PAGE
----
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May 14, 1938

TRANSMISSION OF INCITANTS OF ENTERIC DISEASE BY UNSTERILE EQUIPMENT USED FOR ADMINISTERING FLUID BY RECTUM

Author Affiliations

Albany, N. Y.

From the Division of Laboratories and Research, New York State Department of Health.

JAMA. 1938;110(20):1664. doi:10.1001/jama.1938.62790200002010a
Abstract

Few reports of the transmission of incitants of typhoid and other enteric diseases by rectum have appeared in the literature. Hervey1 in 1929 published an interesting description of an outbreak of typhoid in a hospital in which apparatus for the Harris drip had evidently been the vehicle for the transmission of typhoid bacilli.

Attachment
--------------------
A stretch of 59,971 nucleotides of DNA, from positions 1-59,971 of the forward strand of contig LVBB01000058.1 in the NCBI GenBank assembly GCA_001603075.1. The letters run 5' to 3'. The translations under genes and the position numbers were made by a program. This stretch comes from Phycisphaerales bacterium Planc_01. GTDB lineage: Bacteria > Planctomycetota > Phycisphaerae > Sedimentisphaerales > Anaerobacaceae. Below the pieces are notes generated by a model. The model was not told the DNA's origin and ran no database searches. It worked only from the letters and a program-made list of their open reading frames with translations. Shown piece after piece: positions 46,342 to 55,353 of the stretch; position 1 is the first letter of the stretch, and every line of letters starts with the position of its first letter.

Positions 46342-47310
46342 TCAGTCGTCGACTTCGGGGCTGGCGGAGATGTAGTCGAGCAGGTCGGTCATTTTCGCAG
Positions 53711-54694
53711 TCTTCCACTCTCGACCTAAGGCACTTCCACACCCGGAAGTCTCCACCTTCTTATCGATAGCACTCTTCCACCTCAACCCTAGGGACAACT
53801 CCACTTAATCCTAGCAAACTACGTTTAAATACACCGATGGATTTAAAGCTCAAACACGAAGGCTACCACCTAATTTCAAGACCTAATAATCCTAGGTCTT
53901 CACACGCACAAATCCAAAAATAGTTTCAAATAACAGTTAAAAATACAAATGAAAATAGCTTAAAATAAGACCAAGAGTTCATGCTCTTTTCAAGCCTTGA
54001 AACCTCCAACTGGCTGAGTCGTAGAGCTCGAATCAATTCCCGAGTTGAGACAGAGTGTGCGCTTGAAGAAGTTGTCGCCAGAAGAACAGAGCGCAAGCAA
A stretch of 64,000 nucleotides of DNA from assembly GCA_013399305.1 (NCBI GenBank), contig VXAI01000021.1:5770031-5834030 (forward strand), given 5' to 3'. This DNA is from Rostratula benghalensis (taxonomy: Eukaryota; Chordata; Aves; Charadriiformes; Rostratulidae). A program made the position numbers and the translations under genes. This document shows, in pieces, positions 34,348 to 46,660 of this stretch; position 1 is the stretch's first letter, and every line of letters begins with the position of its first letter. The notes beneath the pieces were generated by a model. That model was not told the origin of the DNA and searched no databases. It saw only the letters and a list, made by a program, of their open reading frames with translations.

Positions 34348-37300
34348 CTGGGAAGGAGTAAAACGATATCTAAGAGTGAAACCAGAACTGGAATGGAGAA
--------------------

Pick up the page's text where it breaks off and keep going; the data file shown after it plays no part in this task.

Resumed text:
Two similar instances have come to the attention of the Division of Laboratories and Research of the New York State Department of Health. A number of years ago in an investigation of three hospital patients with paratyphoid fever, a study was undertaken of the equipment used for the administration of enemas. Catheters, rubber tubing and funnels were selected from among the supply understood to have been cleaned and ready for use. Laboratory examinations demonstrated that the catheters and tubing had not been properly sterilized. Bacteria of the type found as the result of fecal contamination developed

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